On Wednesday, ACORN filed suit in Baltimore, Md., against James E. O’Keefe III and Hannah Giles, the two filmmakers who published their exposé of the community-organizing group on Andrew Breitbart’s BigGovernment.com. Following the news, Sen. Mike Johanns (R., Neb.) tells NRO that O’Keefe and Giles are “unbelievably courageous” for standing up to ACORN.
“Here are a couple of young people who stepped into an ACORN office. The employees in each of the offices that they visited simply had the option to say ‘get the heck out of here, that’s not what our organization is about,’” says Johanns. “It was these young filmmakers, because of their courage, who were able to reveal a whole different side of ACORN. They saw ACORN employees counsel about how to break the law.”
The duo’s videos, says Johanns, “are some of the most remarkable things I’ve ever seen in terms of exposing an entity that receives government funds. When I replay the clips today, I still find them shocking. I applaud them for their courage and feel so badly that ACORN decided to let it fly and sue them. Now, ACORN is trying to intimidate them just because they stood up and captured the truth about ACORN’s activities on camera.”
The suit, he adds, is “so typical of ACORN. This is an organization that decided to send missiles in someone else’s direction when the spotlight got too intense. I think that ACORN now has real problems. They’ll have a very difficult time convincing any jury. It comes down to this: The ACORN employees were caught doing things that are just outrageous. They’re going to have to convince the jury that notwithstanding the outrageous behavior, ACORN should be compensated. That argument doesn’t seem to be going anywhere.”
“I think the sympathy of the country is absolutely opposed to the lawsuit,” says Johanns. “It doesn’t help ACORN that though their employees got caught doing some very, very bad things, ACORN is now trying push the blame onto the people who discovered the it.”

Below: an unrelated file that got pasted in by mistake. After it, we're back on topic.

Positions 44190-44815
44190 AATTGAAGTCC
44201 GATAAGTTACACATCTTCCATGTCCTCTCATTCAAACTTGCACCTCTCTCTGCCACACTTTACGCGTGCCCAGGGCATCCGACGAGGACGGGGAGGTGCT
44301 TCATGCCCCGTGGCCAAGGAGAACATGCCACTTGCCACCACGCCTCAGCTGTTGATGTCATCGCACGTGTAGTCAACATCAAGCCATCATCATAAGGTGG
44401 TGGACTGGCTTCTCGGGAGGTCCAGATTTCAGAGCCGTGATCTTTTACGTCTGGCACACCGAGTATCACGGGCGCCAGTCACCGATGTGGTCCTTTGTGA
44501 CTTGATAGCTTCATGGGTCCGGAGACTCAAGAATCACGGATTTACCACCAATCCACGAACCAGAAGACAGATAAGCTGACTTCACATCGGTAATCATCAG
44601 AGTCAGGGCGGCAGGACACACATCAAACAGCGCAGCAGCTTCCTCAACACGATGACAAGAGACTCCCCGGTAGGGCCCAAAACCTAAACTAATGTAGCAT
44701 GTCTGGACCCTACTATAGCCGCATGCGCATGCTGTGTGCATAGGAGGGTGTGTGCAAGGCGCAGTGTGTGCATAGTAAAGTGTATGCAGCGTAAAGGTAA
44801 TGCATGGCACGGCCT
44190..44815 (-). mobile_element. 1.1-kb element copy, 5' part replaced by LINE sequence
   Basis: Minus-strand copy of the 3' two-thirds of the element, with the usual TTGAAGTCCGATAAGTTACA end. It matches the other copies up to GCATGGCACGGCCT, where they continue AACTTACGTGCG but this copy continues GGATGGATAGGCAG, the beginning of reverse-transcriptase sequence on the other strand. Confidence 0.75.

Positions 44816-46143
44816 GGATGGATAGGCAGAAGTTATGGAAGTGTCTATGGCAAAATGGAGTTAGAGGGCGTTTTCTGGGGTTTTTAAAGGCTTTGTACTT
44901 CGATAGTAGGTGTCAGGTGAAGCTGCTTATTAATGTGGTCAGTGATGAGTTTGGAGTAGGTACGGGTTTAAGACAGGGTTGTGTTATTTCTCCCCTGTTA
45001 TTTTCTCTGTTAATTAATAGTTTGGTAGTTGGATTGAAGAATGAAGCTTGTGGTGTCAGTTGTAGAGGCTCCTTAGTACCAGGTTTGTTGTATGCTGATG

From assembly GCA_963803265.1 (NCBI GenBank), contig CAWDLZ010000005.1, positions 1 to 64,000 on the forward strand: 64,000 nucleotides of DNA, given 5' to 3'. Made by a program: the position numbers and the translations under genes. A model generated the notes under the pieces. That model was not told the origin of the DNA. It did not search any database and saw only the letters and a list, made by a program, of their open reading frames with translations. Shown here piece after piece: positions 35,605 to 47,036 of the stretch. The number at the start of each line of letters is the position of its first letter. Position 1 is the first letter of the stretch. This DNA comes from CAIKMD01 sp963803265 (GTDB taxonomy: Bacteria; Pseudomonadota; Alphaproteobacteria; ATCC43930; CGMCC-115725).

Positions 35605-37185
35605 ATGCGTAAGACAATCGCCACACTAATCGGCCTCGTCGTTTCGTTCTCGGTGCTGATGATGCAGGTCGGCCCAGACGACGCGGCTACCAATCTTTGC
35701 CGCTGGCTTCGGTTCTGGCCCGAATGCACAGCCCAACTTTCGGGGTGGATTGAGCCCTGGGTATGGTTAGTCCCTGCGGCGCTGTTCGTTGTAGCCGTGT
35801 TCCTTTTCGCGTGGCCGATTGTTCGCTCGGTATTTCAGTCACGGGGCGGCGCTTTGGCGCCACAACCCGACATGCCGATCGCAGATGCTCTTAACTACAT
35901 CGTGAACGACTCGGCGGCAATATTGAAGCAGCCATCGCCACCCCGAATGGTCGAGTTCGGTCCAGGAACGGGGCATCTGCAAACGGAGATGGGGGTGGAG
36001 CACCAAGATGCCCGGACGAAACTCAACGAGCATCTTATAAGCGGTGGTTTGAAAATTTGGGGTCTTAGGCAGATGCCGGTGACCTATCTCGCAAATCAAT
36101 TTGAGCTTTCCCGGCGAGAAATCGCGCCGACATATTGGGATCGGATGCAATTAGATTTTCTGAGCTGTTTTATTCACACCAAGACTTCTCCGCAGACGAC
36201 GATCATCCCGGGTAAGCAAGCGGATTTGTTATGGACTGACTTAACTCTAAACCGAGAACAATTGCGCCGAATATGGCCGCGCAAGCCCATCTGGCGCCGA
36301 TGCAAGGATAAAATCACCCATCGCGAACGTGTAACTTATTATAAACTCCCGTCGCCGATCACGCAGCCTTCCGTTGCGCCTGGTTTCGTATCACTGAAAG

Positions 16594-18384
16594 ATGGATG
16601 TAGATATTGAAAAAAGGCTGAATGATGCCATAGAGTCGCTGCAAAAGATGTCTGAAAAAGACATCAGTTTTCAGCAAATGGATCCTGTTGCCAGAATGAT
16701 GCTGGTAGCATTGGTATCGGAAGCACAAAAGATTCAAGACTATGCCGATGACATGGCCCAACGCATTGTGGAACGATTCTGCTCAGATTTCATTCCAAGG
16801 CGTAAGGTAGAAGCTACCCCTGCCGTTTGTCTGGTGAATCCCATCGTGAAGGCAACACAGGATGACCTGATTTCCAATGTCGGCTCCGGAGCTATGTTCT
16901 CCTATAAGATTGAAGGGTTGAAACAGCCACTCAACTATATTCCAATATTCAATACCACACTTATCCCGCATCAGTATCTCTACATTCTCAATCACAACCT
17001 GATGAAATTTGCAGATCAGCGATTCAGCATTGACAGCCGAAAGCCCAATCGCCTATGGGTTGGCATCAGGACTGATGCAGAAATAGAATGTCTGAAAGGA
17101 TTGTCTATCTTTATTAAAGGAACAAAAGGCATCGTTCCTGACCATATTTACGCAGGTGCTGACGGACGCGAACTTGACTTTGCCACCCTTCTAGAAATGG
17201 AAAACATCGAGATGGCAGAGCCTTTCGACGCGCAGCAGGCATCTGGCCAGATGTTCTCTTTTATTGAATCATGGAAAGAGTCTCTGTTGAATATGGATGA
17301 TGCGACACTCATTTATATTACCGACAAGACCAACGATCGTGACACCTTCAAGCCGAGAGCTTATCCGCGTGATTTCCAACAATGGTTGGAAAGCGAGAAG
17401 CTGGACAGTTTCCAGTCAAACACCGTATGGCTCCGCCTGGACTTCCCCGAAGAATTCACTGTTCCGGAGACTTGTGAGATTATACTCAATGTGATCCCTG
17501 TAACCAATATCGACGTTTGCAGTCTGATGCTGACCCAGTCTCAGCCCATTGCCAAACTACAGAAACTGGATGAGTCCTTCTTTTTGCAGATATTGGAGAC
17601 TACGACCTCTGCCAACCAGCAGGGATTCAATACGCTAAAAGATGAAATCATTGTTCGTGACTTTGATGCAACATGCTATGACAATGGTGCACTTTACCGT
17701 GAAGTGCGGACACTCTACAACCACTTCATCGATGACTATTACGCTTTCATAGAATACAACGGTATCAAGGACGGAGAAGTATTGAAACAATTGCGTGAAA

ACORN, Johann says, doesn’t have many friends left on the Hill to come to their defense. “This group is very toxic. You don’t run into anyone who defends what they are doing. I can count the number of people who support ACORN on one hand. It’s not just about the videos — it’s about ACORN’s activities in the past, their history. Investigations are warranted and very important to see what this organization is about.”
For his part, Johanns is calling for the Government Accountability Office to investigate ACORN. On Wednesday, he sent them a letter saying that an investigation is needed “given the cloud of scrutiny that surrounds the organization.” It was signed by 20 members of the Senate. “We’re anxious for the GAO to say yes to this,” says Johanns. “Based on past experience, this is the kind of thing they look into.”
Johanns also applauded the Senate Appropriations Committee for taking action today to bar ACORN from receiving further federal funding. Johanns, as you may remember, gained notice last week for proposing an amendment to bar ACORN from receiving transportation and housing funds. That passed 83 to 7 in the Senate. Then, Johanns proposed another amendment to prohibit the group from receiving funding from the Interior Department. That was approved by a vote of 85 to 11. This week, the Internal Revenue Service announced that it would no longer include ACORN in its list of groups approved to offer free tax preparation.
“Senator Johanns has become the national leader in looking into the abuses of ACORN,” Sen. Lamar Alexander (R., Tenn.) tells us. “He’s gotten the public’s attention. ACORN is losing its support, even among Democrats, and it is clear that it needs a housecleaning. We will do all we can to support him.”